In an age where a virtually infinite amount of entertainment is available whenever, wherever and however we want it–with much of it free or very inexpensive–Broadway just posted its best season ever.
Somehow, despite the inconvenience, despite the high cost, despite the fact that the show will start when it wants, not when you want, millions of people each year still choose to trek to Manhattan, plop their butts in a seat for 2 hours or so and, in the case of Hamilton, often shell out way north of $500.
It shouldn’t work. But it does.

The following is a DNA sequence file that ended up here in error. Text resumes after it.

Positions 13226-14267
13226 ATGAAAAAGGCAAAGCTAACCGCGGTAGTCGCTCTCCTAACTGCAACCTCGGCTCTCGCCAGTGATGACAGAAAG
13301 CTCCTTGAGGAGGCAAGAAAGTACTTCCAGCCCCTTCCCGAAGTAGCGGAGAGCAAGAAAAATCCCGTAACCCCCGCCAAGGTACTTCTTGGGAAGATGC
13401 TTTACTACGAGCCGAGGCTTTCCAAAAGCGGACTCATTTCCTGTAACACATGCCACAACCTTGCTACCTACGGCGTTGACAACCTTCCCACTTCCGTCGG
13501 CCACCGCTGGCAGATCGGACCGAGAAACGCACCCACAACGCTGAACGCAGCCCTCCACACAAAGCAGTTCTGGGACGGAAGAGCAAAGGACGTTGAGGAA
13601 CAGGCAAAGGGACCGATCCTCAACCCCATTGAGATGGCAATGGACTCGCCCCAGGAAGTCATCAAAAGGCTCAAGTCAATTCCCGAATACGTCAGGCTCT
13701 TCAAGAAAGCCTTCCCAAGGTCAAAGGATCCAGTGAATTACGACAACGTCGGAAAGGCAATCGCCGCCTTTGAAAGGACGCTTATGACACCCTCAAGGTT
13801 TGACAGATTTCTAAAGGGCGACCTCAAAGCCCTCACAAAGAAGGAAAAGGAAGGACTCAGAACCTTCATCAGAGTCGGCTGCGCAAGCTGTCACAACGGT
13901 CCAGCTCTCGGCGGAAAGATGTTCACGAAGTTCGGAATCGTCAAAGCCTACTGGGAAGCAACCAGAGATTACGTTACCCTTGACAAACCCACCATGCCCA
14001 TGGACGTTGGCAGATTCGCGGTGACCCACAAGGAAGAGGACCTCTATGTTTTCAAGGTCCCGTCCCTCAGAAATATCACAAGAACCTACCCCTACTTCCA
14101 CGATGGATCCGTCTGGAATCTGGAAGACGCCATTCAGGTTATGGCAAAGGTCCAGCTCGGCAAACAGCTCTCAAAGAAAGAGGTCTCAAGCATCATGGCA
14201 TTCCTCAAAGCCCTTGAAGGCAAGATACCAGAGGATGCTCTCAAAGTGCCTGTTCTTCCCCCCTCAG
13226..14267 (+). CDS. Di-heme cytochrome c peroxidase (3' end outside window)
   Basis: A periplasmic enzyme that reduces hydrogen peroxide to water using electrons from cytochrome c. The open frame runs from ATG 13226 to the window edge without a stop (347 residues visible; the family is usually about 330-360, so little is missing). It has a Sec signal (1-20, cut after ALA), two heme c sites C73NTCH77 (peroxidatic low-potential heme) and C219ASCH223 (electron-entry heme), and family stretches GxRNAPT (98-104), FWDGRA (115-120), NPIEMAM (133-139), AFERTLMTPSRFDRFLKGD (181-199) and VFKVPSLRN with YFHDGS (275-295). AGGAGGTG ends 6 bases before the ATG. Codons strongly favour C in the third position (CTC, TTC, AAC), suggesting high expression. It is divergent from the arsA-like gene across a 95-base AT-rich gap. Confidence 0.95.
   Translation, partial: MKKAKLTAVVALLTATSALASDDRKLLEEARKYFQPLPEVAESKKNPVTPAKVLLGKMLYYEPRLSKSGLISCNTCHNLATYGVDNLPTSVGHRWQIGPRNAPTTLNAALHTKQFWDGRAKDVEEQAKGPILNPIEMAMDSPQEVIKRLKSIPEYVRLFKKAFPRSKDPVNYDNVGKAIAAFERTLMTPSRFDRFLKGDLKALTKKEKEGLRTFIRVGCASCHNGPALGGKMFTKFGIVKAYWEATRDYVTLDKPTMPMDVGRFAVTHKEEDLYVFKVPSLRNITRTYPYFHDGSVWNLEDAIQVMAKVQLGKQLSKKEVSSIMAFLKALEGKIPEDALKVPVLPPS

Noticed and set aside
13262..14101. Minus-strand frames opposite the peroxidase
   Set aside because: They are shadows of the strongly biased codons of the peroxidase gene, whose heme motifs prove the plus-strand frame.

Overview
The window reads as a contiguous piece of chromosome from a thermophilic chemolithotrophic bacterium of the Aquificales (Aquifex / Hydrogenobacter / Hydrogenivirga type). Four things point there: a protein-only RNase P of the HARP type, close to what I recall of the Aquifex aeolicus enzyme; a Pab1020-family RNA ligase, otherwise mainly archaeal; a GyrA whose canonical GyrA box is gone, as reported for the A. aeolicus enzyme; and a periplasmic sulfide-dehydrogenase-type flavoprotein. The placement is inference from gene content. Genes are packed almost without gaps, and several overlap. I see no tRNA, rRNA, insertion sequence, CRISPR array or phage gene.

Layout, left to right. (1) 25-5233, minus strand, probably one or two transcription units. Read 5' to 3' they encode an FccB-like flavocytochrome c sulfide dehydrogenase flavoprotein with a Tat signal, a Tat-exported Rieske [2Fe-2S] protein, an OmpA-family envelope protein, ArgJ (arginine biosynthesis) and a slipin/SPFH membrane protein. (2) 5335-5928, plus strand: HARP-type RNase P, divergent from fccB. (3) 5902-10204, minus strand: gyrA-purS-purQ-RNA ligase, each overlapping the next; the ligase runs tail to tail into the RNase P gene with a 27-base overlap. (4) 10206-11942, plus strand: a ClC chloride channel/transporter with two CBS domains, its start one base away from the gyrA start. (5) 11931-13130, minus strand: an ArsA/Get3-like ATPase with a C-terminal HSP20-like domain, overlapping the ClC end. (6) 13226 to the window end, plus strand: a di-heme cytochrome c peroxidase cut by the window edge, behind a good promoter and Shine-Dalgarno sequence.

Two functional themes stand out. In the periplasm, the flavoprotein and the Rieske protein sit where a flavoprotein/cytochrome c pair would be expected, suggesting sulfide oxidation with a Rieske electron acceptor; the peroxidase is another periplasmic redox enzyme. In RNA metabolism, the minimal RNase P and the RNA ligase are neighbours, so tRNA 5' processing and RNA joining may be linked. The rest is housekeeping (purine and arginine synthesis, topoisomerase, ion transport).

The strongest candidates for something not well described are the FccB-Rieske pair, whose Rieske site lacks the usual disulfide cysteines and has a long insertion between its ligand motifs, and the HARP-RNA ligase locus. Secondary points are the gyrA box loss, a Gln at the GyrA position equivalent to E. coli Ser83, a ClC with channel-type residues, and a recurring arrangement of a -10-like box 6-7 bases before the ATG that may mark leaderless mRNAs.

It works because what a great Broadway show offers is unique and scarce.
It works because certain aspects of the experience of seeing a live performance cannot be replicated online.
It works because there is something magical about an immersive happening we get to share with our tribe.
It works because after we’ve been through it we have a remarkable story to tell.
Broadway didn’t have its best year ever because they collectively decided to make what they already offer cheaper and more digitally accessible. They had their best year ever by leaning into what they do that is relevant and remarkable.
The death of physical retail IS greatly exaggerated. But maybe if retailers want to do more than just survive or tread water, Broadway can teach us a thing or two.